Boats, Birds, Seascapes & Landscapes
"...the common thread that runs through all of my seemingly different subject matter is that it pretty much has to be in or very near the water. Everything...becomes more beautiful when reflected in water."
Mary Louise O'Sullivan
Born in Biltmore Forest in Asheville, North Carolina and having lived and kept a house in Spain for many years, Mary Louise finally settled down in Palm Beach, Florida, where she raised her children with husband James O'Sullivan and kept an active work studio, producing works over several years that were featured throughout the island's galleries and in private homes. After the children left the nest, Mary Louise wanted to find a home closer to the flora and fauna she had been photographing and painting for so long. Through insightful advice from old Vassar friends, she found just the right spot in Palm City, Florida, where she currently resides today.
Her original oil paintings on Belgian linen are collected by numerous museums and corporate collections throughout the country and have been published in many books such as “Birds In Art”, “The Best of Wildlife Art”, and “ The Artist And The American Landscape”. She has participated in prestigious, national exhibitions including “Birds In Art” in Wausau, Wisconsin, the “American Society Of Marine Artists”, 13th Annual, in Vero Beach, Florida, the 15th Annual exhibition of American Society of Marine Artists traveling Museum Show and has been selected to participate in the 2014 "Artists of the Natural World" Invitational Art Show of world-renowned painters & sculptors at MacArthur Beach State Park, Florida.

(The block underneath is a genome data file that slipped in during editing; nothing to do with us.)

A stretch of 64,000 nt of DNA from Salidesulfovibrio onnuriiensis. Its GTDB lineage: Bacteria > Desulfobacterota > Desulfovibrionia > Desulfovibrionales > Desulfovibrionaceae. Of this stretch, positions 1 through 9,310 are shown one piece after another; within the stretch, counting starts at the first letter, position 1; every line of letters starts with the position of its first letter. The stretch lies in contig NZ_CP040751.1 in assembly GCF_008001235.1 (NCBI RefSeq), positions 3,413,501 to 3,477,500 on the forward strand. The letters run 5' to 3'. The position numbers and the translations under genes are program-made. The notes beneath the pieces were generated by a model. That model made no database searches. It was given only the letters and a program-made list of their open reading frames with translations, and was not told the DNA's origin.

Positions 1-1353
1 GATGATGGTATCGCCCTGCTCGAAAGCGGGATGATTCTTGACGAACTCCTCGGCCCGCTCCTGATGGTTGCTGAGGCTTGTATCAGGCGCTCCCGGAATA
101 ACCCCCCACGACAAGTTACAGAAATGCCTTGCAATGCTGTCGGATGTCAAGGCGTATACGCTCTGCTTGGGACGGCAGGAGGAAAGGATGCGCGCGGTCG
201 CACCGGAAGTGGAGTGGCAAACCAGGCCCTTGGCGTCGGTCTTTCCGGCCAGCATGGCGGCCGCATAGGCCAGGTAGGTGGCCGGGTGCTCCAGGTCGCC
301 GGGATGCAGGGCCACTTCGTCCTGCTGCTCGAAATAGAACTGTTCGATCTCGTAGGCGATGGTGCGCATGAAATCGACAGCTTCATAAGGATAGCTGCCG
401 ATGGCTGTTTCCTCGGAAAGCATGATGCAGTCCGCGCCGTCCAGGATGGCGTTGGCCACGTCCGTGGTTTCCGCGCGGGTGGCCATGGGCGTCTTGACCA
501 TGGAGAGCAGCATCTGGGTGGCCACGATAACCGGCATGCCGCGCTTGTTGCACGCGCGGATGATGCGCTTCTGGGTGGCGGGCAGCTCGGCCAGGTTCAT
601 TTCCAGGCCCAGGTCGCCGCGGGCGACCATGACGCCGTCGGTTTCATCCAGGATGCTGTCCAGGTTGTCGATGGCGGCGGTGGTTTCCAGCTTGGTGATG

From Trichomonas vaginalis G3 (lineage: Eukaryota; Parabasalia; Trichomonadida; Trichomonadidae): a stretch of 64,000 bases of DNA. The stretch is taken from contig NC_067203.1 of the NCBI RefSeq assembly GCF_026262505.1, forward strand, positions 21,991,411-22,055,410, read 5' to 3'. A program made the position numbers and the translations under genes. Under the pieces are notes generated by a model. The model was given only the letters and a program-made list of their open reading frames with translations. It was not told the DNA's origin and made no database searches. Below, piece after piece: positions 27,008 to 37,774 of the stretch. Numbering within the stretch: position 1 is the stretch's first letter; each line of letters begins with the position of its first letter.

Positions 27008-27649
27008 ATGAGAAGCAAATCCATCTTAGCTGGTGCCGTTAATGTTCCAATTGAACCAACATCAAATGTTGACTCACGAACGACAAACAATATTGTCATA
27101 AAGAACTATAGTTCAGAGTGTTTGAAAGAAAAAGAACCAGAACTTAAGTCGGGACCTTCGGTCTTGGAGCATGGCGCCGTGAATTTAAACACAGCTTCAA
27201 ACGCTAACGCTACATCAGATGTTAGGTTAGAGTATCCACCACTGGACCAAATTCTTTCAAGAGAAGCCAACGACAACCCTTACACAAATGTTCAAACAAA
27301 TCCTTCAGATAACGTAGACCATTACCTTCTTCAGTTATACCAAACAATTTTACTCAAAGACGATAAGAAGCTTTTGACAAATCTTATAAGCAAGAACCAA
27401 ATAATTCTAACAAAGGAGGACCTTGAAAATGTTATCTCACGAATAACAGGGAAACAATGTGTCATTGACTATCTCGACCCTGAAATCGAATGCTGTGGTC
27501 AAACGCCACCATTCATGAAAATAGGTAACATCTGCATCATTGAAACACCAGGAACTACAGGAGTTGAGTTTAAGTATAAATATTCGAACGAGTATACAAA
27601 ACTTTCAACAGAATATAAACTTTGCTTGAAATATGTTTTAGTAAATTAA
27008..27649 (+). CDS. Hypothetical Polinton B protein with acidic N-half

“I love to paint water birds in different lighting conditions. In fact, I started by loving to paint water since we lived on a boat for 12 years. I began by painting boats and buildings reflected, moved on to water lilies and then kind of late in the game discovered that Florida was full of lakes and ponds with wonderful wading birds. I guess I would say the common thread that runs through all of my seemingly different subject matter is that it pretty much has to be in or very near the water.
As for my boat paintings, I concentrate on character and texture. I won the Trompe L’Oeuil prize in art school (Boston Museum School) and love to convey the feeling of the wood grain and the early light catching the edges of peeling paint. Spare me slick varnish, shiny new white paint, and above all the amorphous fiberglass. Boats should have ribs like birds have feathers and joints. Everything, even old and decrepit, becomes more beautiful when reflected in water.”